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Photographing ‘The Gap’ in Torndirrup National Park

Photographing 'The Gap' in Torndirrup National Park

Photographing 'The Gap' in Torndirrup National Park 1

The year was 2014. I was seven years younger and because of that, it was a very good year. Do you remember the time when it didn’t hurt to get out of bed? When camera bags didn’t feel like bags of wet cement, and when your eyesight was so good you could spot a discounted Cabernet Sauvignon from one hundred paces? Ah those were the days. I shall remember them fondly.

So how did I get this shot? I am glad you asked. It wasn’t without some serious risk-taking on my part. As you may know from previous lies, I mean stories, I take landscape photography very seriously – so much so my wife has recently purchased Frankincense and Rosehip oil to help straighten out my frown lines. Remember when you didn’t have frown lines?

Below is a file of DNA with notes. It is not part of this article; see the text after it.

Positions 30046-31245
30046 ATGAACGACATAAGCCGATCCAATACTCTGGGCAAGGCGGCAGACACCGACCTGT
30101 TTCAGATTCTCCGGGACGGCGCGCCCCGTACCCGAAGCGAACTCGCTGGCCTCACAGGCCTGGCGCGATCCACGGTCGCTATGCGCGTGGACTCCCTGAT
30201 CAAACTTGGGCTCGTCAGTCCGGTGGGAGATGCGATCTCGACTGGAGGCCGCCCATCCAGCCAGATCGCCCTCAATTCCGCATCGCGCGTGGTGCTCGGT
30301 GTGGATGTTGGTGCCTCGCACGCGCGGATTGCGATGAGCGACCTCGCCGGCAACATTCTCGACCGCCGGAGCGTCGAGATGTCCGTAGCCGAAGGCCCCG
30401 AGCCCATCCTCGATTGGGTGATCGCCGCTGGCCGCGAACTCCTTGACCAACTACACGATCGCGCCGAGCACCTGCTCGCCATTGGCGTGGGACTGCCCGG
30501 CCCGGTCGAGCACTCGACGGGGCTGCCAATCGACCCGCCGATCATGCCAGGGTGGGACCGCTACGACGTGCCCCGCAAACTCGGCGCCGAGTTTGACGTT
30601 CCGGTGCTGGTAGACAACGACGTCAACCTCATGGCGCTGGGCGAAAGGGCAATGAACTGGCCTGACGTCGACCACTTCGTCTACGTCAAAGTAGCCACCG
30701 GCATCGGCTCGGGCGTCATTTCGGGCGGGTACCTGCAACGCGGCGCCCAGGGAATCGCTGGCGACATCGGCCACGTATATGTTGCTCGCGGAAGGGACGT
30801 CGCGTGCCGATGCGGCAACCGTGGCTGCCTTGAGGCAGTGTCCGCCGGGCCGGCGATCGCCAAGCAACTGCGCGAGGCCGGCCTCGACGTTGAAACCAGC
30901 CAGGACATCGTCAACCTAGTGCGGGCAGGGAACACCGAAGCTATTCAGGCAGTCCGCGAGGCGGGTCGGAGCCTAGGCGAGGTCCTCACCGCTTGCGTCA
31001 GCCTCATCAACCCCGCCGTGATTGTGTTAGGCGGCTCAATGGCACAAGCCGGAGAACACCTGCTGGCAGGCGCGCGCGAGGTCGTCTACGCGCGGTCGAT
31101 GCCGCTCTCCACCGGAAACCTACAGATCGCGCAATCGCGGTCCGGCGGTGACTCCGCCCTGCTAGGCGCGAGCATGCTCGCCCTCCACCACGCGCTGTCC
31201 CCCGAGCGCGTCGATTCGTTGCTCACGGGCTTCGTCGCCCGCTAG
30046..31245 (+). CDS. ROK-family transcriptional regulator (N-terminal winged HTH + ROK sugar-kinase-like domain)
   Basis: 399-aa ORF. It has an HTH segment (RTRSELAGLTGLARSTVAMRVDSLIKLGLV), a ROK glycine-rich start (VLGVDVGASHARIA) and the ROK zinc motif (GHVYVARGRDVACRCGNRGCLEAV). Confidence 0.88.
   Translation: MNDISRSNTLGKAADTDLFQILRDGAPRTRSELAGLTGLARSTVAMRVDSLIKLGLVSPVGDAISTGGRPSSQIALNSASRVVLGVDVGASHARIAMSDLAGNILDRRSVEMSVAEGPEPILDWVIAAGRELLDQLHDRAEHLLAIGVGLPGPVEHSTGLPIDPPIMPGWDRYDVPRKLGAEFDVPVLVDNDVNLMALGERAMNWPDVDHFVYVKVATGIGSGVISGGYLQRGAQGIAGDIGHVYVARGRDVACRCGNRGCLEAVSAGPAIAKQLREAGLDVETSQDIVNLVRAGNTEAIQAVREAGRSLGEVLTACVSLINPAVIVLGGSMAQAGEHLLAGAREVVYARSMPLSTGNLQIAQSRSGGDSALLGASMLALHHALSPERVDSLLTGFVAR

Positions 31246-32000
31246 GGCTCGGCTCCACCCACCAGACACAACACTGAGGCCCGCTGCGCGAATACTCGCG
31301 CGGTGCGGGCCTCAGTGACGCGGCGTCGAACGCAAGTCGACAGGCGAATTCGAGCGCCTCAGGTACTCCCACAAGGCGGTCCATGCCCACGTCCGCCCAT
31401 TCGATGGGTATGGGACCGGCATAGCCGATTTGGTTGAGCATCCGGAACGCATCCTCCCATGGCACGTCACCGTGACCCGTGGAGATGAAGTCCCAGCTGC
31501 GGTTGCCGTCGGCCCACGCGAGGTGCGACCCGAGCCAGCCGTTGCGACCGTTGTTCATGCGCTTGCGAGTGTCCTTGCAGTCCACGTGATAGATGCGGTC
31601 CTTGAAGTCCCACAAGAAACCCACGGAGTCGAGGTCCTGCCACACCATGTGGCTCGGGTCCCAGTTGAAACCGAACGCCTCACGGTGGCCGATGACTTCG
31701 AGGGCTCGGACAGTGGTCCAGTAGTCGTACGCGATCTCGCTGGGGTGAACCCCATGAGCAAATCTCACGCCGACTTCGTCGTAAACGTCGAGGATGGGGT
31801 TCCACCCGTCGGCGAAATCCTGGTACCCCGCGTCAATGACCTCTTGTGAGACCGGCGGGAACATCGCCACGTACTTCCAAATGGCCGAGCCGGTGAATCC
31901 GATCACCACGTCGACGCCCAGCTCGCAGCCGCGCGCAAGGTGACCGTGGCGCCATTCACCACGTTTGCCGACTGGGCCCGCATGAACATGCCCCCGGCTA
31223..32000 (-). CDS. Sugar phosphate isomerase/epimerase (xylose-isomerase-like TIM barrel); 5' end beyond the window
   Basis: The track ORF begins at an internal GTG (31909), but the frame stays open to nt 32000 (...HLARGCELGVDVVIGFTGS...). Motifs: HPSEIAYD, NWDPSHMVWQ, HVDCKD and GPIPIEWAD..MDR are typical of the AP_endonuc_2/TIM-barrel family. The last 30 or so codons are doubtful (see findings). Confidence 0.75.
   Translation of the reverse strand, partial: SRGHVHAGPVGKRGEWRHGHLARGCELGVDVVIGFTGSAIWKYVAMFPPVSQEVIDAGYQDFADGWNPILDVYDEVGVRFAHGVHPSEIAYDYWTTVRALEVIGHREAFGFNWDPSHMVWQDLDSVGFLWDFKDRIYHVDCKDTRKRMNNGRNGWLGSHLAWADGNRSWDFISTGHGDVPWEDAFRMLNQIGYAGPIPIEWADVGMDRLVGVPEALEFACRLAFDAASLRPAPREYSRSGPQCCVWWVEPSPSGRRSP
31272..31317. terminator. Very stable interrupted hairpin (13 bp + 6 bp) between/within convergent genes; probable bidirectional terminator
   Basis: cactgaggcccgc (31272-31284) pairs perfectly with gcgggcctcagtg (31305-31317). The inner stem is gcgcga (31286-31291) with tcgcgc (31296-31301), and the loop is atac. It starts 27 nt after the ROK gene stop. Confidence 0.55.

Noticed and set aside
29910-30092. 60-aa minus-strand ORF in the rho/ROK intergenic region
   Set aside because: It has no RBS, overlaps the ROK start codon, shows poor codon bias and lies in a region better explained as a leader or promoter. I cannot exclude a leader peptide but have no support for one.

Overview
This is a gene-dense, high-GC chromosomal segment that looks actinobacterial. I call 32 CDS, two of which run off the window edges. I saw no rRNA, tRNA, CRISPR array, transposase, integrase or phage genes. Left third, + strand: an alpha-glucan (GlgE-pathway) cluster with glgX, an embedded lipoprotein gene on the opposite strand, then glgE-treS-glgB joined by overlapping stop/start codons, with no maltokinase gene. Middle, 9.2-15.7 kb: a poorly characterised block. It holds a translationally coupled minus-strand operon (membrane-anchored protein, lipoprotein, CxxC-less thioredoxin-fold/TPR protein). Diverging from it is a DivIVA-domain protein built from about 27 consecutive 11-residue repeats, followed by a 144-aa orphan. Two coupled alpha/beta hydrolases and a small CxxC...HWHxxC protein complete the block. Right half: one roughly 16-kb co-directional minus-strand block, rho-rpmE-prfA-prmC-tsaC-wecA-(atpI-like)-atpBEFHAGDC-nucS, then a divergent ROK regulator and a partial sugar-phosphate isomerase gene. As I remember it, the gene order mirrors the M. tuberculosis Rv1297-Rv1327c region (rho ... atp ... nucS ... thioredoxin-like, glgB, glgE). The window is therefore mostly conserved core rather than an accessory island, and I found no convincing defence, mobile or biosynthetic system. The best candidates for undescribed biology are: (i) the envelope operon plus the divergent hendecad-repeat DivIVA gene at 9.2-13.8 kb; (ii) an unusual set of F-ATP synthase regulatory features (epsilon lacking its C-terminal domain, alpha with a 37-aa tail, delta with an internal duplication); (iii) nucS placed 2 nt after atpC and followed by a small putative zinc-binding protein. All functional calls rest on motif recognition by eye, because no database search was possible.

So really, how was this photograph taken?

First, let me set the scene. It was in Torndirrup National Park at a spot called the Gap not far from the southern town of Albany in Western Australia. The coastline here is battered relentlessly by the Southern Ocean. If you go south from this spot the next landmass you hit is Antarctica. When the swell arrives, it is huge and angry. To say death is a likely outcome when photographing here might be an exaggeration, but it does help set the mood and make things rather more dramatic. What you don’t see behind the camera is the sheer drop into the cold dark water. If you take that drop, you won’t be developing the negs, if you know what I mean!

Rocks, sand, and the seashore against a bright red sunrise